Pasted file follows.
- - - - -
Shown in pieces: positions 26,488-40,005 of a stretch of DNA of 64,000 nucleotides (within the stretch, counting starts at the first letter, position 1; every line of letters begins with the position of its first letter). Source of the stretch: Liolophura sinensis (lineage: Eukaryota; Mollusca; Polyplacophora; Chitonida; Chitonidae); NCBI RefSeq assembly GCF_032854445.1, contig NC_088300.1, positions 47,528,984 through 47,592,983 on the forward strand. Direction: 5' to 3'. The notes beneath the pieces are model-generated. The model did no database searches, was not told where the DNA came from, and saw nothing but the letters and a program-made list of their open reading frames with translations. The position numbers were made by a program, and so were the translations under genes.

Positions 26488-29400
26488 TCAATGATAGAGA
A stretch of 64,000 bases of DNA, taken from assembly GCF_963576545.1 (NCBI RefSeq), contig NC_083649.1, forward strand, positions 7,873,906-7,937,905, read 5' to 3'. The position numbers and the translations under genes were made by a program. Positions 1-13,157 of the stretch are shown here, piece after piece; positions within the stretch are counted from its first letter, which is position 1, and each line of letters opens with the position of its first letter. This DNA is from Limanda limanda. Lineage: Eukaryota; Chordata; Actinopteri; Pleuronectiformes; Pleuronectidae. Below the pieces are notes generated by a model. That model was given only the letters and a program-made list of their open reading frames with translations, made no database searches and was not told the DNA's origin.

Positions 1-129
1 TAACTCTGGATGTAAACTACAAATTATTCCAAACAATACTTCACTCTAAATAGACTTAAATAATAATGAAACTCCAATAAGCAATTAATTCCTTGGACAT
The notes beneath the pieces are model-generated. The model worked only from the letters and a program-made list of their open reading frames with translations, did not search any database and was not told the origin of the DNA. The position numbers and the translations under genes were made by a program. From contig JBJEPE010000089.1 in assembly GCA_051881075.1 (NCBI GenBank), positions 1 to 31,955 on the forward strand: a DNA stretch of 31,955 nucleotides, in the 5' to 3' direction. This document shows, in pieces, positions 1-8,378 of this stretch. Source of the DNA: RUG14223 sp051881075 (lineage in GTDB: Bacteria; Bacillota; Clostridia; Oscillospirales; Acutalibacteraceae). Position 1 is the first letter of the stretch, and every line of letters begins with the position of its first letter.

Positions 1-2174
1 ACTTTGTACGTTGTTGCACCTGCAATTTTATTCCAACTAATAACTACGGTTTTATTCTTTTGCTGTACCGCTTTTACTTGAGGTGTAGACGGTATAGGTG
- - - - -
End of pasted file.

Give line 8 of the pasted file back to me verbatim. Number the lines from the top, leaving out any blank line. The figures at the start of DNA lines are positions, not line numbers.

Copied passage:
Positions 1-2174